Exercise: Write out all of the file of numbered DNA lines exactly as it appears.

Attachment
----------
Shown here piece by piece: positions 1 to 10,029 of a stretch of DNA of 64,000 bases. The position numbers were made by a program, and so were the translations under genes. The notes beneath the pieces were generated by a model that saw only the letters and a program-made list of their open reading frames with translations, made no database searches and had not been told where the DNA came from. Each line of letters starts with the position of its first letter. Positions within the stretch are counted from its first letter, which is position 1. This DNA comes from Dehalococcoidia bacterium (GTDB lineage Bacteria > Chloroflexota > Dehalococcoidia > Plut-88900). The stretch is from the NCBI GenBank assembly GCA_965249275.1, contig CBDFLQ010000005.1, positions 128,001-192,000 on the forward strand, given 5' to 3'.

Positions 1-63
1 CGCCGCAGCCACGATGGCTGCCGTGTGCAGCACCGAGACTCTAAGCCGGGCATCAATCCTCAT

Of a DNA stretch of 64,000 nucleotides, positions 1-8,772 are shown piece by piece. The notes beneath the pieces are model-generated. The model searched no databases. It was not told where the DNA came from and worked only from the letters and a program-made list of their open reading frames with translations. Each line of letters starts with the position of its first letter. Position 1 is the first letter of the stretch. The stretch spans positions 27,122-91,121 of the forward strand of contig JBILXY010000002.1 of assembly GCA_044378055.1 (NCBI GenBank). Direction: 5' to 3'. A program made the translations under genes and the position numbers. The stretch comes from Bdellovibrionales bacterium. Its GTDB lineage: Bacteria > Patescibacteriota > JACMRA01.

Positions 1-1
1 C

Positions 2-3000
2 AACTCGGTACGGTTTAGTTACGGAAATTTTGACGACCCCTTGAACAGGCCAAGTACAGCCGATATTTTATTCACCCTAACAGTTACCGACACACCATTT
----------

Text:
Shown here piece by piece: positions 1 to 10,029 of a stretch of DNA of 64,000 bases. The position numbers were made by a program, and so were the translations under genes. The notes beneath the pieces were generated by a model that saw only the letters and a program-made list of their open reading frames with translations, made no database searches and had not been told where the DNA came from. Each line of letters starts with the position of its first letter. Positions within the stretch are counted from its first letter, which is position 1. This DNA comes from Dehalococcoidia bacterium (GTDB lineage Bacteria > Chloroflexota > Dehalococcoidia > Plut-88900). The stretch is from the NCBI GenBank assembly GCA_965249275.1, contig CBDFLQ010000005.1, positions 128,001-192,000 on the forward strand, given 5' to 3'.

Positions 1-63
1 CGCCGCAGCCACGATGGCTGCCGTGTGCAGCACCGAGACTCTAAGCCGGGCATCAATCCTCAT

Of a DNA stretch of 64,000 nucleotides, positions 1-8,772 are shown piece by piece. The notes beneath the pieces are model-generated. The model searched no databases. It was not told where the DNA came from and worked only from the letters and a program-made list of their open reading frames with translations. Each line of letters starts with the position of its first letter. Position 1 is the first letter of the stretch. The stretch spans positions 27,122-91,121 of the forward strand of contig JBILXY010000002.1 of assembly GCA_044378055.1 (NCBI GenBank). Direction: 5' to 3'. A program made the translations under genes and the position numbers. The stretch comes from Bdellovibrionales bacterium. Its GTDB lineage: Bacteria > Patescibacteriota > JACMRA01.

Positions 1-1
1 C

Positions 2-3000
2 AACTCGGTACGGTTTAGTTACGGAAATTTTGACGACCCCTTGAACAGGCCAAGTACAGCCGATATTTTATTCACCCTAACAGTTACCGACACACCATTT